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Rellik

Rationale for Avoiding Implementation in C++ Headers?

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Over time, I have gotten the sense that it is considered bad form to include the implementation of a function or class or structure or anything inside the header file itself. It seems to me that including the implementations, especially if they are basic and vital calculations of some sort, or some messy file-format or OS stuff that you want easy access to, helps keep your code nicely packaged and distributed. What is the purpose of declaring everything in a header and then implementing everything in a source file? Any tips for distributing code? On a related note, what exactly is "inline"? This means that instead of calling a function, the code of the function is just copied to wherever was calling the function, correct? I''m assuming that the advantage is in speed, eliminating function-call overhead, and the disadvantage is in overall code and thus executable size, but that''s just a guess. I feel like I may have actually looked into this at some point, and am just forgetting; but my question is, what exactly is the practical application of the "inline" (and for that matter, the "extern") keyword? Isn''t it similar to a macro (assuming I was on the right track)? I hate to make a habit of these "multi-threads", but I have one more question for now. It''s just a basic question, verifying what I know about headers and source. Headers are concatenated to the beginning of the source they are included in prior to compile. When a function is called that has no implementation, it searches for the implementation. Here is my main question: where does it search? The source file of the same name? The entire body of files specified as being members of the project? Thanks.

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You are correct about inlining.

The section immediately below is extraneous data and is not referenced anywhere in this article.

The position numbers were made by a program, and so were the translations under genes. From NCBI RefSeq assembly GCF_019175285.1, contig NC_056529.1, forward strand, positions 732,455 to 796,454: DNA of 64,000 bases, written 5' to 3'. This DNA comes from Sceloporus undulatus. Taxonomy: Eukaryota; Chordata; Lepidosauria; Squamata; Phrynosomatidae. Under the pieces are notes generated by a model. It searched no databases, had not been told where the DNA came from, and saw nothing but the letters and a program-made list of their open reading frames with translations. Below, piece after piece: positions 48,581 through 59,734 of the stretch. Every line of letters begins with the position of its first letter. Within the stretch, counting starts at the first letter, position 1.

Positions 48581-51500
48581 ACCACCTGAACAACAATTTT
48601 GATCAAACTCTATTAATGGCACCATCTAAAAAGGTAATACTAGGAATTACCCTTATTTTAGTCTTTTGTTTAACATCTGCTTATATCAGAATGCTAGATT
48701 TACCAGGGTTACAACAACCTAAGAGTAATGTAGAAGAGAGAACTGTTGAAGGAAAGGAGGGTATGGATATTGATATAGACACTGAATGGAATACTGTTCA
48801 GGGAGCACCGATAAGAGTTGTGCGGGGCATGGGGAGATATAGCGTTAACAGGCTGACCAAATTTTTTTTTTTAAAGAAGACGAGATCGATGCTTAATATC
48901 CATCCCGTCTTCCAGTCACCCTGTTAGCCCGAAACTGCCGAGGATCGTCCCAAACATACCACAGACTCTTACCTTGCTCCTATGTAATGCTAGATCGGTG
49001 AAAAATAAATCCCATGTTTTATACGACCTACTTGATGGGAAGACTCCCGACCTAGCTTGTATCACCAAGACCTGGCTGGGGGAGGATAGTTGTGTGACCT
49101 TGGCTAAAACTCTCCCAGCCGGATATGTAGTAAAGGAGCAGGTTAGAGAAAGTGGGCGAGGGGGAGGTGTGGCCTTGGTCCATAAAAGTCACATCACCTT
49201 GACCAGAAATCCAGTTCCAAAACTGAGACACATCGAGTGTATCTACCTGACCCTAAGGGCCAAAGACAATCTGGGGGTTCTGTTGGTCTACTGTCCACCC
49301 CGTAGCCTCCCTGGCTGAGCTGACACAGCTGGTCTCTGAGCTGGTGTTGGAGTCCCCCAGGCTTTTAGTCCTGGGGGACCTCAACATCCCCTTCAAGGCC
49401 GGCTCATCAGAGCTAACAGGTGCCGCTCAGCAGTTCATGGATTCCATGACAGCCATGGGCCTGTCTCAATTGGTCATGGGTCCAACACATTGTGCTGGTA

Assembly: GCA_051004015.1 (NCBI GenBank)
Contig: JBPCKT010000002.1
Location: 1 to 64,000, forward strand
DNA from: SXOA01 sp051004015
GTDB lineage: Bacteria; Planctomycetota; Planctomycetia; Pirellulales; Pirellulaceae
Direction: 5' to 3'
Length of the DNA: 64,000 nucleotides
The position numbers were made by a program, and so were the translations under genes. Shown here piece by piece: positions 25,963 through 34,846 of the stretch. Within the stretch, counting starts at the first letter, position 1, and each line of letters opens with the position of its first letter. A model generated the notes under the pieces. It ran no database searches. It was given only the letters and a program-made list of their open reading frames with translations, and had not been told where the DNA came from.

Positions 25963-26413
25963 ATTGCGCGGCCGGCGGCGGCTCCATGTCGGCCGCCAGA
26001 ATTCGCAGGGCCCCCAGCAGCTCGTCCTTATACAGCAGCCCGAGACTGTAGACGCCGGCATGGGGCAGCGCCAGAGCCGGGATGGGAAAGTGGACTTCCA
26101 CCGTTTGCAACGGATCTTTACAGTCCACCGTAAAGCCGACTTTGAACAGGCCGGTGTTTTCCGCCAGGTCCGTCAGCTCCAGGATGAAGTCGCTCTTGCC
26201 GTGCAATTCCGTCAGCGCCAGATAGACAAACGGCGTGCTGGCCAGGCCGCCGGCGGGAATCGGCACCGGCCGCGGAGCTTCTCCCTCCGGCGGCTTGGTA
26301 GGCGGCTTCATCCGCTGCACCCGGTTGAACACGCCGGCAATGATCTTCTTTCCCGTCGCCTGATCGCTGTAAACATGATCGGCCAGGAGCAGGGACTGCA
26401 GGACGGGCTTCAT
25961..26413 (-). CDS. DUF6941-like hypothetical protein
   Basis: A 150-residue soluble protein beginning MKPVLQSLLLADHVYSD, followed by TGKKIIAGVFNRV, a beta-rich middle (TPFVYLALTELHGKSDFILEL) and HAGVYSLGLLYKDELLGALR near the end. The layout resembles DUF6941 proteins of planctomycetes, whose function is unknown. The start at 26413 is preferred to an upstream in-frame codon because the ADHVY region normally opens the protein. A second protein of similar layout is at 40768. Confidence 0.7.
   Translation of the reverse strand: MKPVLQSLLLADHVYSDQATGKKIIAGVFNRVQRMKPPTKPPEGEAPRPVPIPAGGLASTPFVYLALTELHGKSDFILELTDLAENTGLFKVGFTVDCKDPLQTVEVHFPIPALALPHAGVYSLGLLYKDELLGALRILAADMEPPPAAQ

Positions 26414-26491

As for keeping implimentation out of the header, aside from making cleaner code (you can look at prototypes without having to see the code) I know that some compilers will often try to optimize compile time by skipping files that have not been modified. Since the header file isn''t compiled it is included you can encounter the scenario where you update a header file but not the cpp file that includes it, and thus the compiler thinks that the code has not been changed and doesn''t recompile the file. In other words, your changes won''t be compiled until you make a change in the cpp file.

Typically if you keep the implimentation out of the header file, if you make changes to the header file you are going to make changes to the file which contains the implimentation, and thus it will be recompiled.

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Putting the implementations of functions in the headers makes them huge and cluttered. Also, some (old) compilers might try and inline some big functions that you put directly in the header, which could lead to huge executable sizes.
quote:

I hate to make a habit of these "multi-threads", but I have one more question for now. It''s just a basic question, verifying what I know about headers and source. Headers are concatenated to the beginning of the source they are included in prior to compile. When a function is called that has no implementation, it searches for the implementation. Here is my main question: where does it search? The source file of the same name? The entire body of files specified as being members of the project? Thanks.


The compiler goes through all the headers first, taking a note of what functions/classes were defined, then, when it reaches your code, if you don''t have it defined then it will spit out an error (this is both in c and c++, d, however, doesn''t have this problem and doesn''t even have forward declaration).
quote: